Mexico

Randel Zepeda Fernández


By Colleen Torma

Randel Zepeda Fernández was only a baby when his family moved from Ciudad Juarez, Mexico, to El Paso, Texas, and then to Los Angeles. But later, as a young man, his lack of United States citizenship hampered him.

"I couldn't find a good job because I was an alien," Fernández said. "At the time, joining the Armed Forces was the fastest way to become a citizen."

Reynaldo Benavides Rendon


By Erica Sparks

Unlike most World War II soldiers from the U.S., Reynaldo Benavides Rendon joined the military to get out of jail.

He wound up there in 1942 after an immigration officer outside of Corpus Christi, Texas, stepped onto a bus on which Rendon was riding. He’d been picking cotton in Mississippi with his father and was headed back to Robstown to recruit workers to help out on the plantation.

According to Rendon, the immigration officer asked him where he was born so he gave an honest answer:

Mexico.

Rudolph S. Tovar


By Nathan Beck

On Sunday, Dec. 7, 1941, Rudolph Tovar was a halfback marching his football team down a Los Angeles football field toward the goal line. Captain of the Verdugo Knights, Tovar and his teammates were informed during a timeout on the sidelines that Pearl Harbor had been bombed early that morning by the Japanese.

The next day, after President Franklin D. Roosevelt had declared war on the Japanese and entered America into World War II, Tovar and his friend, William Rubalcava, traveled to downtown Los Angeles to the Federal Building, to enlist in the Marine Corps.

Aurora Estrada Orozco


By Desirée Mata

Aurora Estrada Orozco was only about 4 years old when she came to the United States due to the unrest in Mexico. Her father, Lorenzo Estrada, worked as a bookkeeper at an American gold, silver and coal mining company in Serralvo, Nuevo Leon, until Pancho Villa's men started sabotaging production. The company, known to Orozco only as "La Fundacion," decided to leave and offered Lorenzo a position in Mercedes, Texas, in the Rio Grande Valley.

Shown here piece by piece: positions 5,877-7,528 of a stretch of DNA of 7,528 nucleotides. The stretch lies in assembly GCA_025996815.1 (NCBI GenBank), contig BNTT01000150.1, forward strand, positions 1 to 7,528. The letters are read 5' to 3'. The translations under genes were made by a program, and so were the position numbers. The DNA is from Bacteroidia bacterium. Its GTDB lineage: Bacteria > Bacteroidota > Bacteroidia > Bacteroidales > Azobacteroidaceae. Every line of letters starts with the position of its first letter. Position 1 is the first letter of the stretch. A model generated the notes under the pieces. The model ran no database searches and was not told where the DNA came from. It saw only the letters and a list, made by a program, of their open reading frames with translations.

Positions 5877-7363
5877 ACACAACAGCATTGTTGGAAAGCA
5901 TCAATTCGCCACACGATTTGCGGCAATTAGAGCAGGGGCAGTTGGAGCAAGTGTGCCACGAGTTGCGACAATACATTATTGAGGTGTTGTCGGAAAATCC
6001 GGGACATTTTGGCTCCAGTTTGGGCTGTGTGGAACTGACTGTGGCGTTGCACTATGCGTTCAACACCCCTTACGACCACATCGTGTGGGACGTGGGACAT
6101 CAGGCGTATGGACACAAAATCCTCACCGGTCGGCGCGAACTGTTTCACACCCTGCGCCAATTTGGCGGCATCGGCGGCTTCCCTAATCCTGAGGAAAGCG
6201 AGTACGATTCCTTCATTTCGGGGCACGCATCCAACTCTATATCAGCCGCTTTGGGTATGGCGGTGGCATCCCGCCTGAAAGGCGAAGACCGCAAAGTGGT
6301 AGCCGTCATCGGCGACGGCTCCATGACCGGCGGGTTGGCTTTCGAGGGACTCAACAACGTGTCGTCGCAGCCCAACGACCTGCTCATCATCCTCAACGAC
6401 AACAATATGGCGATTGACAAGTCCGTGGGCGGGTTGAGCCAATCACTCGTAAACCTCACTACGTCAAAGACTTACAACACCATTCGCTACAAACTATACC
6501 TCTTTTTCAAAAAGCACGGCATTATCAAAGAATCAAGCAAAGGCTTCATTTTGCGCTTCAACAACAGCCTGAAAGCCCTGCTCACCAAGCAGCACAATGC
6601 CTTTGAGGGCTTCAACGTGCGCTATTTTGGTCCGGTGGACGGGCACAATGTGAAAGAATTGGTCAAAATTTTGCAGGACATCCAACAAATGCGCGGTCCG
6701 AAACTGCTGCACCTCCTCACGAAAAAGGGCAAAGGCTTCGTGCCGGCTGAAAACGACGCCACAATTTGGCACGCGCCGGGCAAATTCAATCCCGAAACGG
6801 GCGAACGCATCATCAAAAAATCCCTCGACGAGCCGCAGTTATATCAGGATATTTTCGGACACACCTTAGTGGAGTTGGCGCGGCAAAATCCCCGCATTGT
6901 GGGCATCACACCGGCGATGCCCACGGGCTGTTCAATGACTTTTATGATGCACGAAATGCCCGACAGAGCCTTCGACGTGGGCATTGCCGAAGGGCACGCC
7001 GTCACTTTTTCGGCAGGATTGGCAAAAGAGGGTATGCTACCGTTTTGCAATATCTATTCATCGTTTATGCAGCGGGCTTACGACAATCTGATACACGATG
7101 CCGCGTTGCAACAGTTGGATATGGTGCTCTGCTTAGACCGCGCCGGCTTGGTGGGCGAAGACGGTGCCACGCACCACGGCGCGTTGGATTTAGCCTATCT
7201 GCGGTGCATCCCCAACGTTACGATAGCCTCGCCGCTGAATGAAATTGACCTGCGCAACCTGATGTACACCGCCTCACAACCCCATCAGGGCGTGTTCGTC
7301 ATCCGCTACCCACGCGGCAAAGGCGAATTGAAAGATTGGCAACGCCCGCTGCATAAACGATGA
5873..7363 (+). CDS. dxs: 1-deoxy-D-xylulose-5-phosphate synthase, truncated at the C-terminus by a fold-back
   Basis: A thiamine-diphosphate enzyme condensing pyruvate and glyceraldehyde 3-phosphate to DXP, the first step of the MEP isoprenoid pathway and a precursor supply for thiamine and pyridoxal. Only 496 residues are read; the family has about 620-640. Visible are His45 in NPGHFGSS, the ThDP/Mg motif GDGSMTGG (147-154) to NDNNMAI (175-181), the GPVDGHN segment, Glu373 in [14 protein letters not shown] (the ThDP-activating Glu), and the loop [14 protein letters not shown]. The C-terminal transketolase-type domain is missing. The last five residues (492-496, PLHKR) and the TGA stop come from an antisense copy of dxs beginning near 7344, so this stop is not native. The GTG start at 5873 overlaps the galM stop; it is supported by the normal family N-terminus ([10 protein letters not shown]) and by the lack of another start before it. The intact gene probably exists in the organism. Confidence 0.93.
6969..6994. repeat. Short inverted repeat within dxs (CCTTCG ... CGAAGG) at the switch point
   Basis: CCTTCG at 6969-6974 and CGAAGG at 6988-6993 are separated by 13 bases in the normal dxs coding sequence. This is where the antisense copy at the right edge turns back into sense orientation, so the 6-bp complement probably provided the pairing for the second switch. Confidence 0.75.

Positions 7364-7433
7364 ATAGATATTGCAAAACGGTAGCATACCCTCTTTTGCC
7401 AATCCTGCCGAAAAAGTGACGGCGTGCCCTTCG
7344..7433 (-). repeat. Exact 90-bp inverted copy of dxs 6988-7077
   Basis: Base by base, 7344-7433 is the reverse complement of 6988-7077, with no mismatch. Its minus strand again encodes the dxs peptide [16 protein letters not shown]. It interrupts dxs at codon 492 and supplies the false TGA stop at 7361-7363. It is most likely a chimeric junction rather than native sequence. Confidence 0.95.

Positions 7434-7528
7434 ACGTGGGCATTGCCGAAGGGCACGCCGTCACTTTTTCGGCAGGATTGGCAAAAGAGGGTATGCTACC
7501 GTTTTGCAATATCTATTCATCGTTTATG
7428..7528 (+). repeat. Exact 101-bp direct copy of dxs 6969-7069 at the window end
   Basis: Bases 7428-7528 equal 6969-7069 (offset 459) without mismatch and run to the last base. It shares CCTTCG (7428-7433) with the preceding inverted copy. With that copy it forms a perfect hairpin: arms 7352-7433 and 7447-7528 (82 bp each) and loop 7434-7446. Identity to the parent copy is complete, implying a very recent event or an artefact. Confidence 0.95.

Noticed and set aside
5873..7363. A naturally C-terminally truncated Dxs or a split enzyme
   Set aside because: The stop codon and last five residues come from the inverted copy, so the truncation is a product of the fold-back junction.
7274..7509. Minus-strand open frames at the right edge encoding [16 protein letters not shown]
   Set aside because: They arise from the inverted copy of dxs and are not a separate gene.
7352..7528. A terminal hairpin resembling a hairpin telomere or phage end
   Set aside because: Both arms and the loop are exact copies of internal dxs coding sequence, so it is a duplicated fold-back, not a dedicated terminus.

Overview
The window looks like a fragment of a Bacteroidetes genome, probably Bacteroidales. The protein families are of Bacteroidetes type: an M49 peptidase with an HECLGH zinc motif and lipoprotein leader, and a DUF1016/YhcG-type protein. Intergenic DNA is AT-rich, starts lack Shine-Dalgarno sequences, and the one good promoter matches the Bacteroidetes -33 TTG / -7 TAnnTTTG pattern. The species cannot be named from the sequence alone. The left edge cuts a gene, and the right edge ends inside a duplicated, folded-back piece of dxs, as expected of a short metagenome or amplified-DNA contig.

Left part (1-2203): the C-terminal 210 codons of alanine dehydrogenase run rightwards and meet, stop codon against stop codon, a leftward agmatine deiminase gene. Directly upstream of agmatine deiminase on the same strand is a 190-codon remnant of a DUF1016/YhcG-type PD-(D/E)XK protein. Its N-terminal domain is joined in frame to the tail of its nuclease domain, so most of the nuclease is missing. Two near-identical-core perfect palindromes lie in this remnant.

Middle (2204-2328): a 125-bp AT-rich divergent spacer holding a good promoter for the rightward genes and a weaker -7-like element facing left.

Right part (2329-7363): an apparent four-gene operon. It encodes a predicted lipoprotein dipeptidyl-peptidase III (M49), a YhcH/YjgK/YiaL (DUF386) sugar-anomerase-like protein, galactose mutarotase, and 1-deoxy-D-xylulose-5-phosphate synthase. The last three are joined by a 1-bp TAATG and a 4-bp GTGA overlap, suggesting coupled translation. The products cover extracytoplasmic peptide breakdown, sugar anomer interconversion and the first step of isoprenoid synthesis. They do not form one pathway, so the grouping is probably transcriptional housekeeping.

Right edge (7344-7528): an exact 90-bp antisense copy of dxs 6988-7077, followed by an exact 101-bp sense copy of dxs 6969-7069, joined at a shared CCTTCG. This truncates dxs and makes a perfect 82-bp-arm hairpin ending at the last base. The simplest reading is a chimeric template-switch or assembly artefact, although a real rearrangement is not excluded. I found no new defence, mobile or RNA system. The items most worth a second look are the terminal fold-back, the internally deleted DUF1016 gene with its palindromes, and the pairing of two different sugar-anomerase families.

Abraham Eleuterio Moreno


By Yolanda C. Urrabazo

While living in Mexico in the aftermath of the Mexican Revolution, Abraham Moreno developed a strong value of hard work at a young age.

His good work ethic was soon implemented when he arrived in the United States as World War II developed.

Moreno was born in 1912 in Monterrey, Mexico, one of nine children. His father, Abraham Moreno Villarreal, had been a merchant and a winery administrator through the difficult years of Mexico's war. Abraham lost his fortune because of the revolution, Moreno says.

Augustine Martinez


By Angela Macias

Augustinee Martinez knew little about being a solider when his 65th Infantry Division reached La Havre, France.

Though Martinez trained at Camp Shelby in Mississippi, and then in France for more than a month before hitting the front lines in March of 1945, he wasn't prepared for the intense battle his division entered.

"Two, three days [in combat], you learn everything," Martinez said.

He found himself holding the Saarlautern Bridge in Germany. The rifleman got his first glimpse at the German forces as they threw flares into the air to find U.S. soldiers.

Joe Jaime


By Ryan Martinez

After a childhood spent dealing with discrimination in a small Kansas City-area community, Joe Jaime figured once drafted in 1942 into the Army, he’d finally get the chance to earn his American citizenship and ease the pain of the racial prejudice he endured growing up.

It wasn’t until Dec. 16, 1946, however, after being discharged from the Army and after World War II had ended, that Jaime finally was granted American citizenship.

Jesus Castro


By Anthony Sobotik

At 30 years of age, Jesus Castro was one of the older soldiers drafted for duty during World War II. However, this soldier and father of six children wasn't about to let his age hinder his dedication or performance.

Homero Alvarado


By Kristen Clark

Homero Alvarado is a true American hero.

Alfred J. Hernandez


By Benjamin Smith

After serving his time in the Army and tasting equality in various parts of the country and world, Alfred J. Hernandez wanted nothing more than to leave the city he’d later change.